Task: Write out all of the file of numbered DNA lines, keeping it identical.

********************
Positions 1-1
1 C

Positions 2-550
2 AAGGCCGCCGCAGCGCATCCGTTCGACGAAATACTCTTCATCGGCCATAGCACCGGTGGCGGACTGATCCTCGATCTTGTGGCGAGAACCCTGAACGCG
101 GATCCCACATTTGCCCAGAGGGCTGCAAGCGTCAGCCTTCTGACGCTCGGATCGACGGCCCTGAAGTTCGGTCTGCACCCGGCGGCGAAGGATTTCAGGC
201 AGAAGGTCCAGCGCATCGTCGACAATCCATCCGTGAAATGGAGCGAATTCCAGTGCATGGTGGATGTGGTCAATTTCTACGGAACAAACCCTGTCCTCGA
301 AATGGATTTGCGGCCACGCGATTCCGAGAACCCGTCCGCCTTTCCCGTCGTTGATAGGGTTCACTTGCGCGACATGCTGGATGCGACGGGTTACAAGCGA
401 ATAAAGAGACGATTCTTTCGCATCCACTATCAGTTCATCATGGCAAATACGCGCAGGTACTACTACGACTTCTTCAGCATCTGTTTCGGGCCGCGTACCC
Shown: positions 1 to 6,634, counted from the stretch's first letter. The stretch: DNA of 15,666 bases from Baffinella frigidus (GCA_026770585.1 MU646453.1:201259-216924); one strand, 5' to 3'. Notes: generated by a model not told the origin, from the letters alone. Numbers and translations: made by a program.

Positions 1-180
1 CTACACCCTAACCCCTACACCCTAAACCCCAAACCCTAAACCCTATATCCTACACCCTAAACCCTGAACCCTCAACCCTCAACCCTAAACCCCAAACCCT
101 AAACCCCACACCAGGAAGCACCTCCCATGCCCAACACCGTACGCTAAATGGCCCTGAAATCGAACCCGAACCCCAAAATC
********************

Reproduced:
Positions 1-1
1 C

Positions 2-550
2 AAGGCCGCCGCAGCGCATCCGTTCGACGAAATACTCTTCATCGGCCATAGCACCGGTGGCGGACTGATCCTCGATCTTGTGGCGAGAACCCTGAACGCG
101 GATCCCACATTTGCCCAGAGGGCTGCAAGCGTCAGCCTTCTGACGCTCGGATCGACGGCCCTGAAGTTCGGTCTGCACCCGGCGGCGAAGGATTTCAGGC
201 AGAAGGTCCAGCGCATCGTCGACAATCCATCCGTGAAATGGAGCGAATTCCAGTGCATGGTGGATGTGGTCAATTTCTACGGAACAAACCCTGTCCTCGA
301 AATGGATTTGCGGCCACGCGATTCCGAGAACCCGTCCGCCTTTCCCGTCGTTGATAGGGTTCACTTGCGCGACATGCTGGATGCGACGGGTTACAAGCGA
401 ATAAAGAGACGATTCTTTCGCATCCACTATCAGTTCATCATGGCAAATACGCGCAGGTACTACTACGACTTCTTCAGCATCTGTTTCGGGCCGCGTACCC
Shown: positions 1 to 6,634, counted from the stretch's first letter. The stretch: DNA of 15,666 bases from Baffinella frigidus (GCA_026770585.1 MU646453.1:201259-216924); one strand, 5' to 3'. Notes: generated by a model not told the origin, from the letters alone. Numbers and translations: made by a program.

Positions 1-180
1 CTACACCCTAACCCCTACACCCTAAACCCCAAACCCTAAACCCTATATCCTACACCCTAAACCCTGAACCCTCAACCCTCAACCCTAAACCCCAAACCCT
101 AAACCCCACACCAGGAAGCACCTCCCATGCCCAACACCGTACGCTAAATGGCCCTGAAATCGAACCCGAACCCCAAAATC